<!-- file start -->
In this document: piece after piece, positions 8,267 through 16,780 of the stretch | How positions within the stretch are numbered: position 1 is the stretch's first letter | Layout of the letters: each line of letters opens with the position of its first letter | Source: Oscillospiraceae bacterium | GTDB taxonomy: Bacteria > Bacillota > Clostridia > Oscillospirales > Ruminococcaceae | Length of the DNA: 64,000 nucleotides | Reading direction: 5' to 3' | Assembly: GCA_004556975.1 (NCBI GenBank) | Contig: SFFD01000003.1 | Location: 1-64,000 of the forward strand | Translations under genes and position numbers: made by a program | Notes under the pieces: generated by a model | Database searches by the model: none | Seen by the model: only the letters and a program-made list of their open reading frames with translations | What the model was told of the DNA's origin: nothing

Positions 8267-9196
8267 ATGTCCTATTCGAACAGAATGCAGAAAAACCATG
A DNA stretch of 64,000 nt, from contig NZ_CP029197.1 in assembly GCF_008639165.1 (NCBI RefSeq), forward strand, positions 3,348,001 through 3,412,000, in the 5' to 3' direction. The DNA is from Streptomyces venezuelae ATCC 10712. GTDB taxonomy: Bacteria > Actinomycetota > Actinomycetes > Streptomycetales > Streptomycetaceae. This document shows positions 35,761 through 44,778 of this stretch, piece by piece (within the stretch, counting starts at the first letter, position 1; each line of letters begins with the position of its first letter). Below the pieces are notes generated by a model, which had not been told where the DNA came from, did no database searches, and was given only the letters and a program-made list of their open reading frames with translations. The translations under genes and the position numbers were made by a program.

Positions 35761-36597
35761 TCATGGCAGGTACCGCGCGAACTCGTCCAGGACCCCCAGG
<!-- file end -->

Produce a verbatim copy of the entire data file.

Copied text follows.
In this document: piece after piece, positions 8,267 through 16,780 of the stretch | How positions within the stretch are numbered: position 1 is the stretch's first letter | Layout of the letters: each line of letters opens with the position of its first letter | Source: Oscillospiraceae bacterium | GTDB taxonomy: Bacteria > Bacillota > Clostridia > Oscillospirales > Ruminococcaceae | Length of the DNA: 64,000 nucleotides | Reading direction: 5' to 3' | Assembly: GCA_004556975.1 (NCBI GenBank) | Contig: SFFD01000003.1 | Location: 1-64,000 of the forward strand | Translations under genes and position numbers: made by a program | Notes under the pieces: generated by a model | Database searches by the model: none | Seen by the model: only the letters and a program-made list of their open reading frames with translations | What the model was told of the DNA's origin: nothing

Positions 8267-9196
8267 ATGTCCTATTCGAACAGAATGCAGAAAAACCATG
A DNA stretch of 64,000 nt, from contig NZ_CP029197.1 in assembly GCF_008639165.1 (NCBI RefSeq), forward strand, positions 3,348,001 through 3,412,000, in the 5' to 3' direction. The DNA is from Streptomyces venezuelae ATCC 10712. GTDB taxonomy: Bacteria > Actinomycetota > Actinomycetes > Streptomycetales > Streptomycetaceae. This document shows positions 35,761 through 44,778 of this stretch, piece by piece (within the stretch, counting starts at the first letter, position 1; each line of letters begins with the position of its first letter). Below the pieces are notes generated by a model, which had not been told where the DNA came from, did no database searches, and was given only the letters and a program-made list of their open reading frames with translations. The translations under genes and the position numbers were made by a program.

Positions 35761-36597
35761 TCATGGCAGGTACCGCGCGAACTCGTCCAGGACCCCCAGG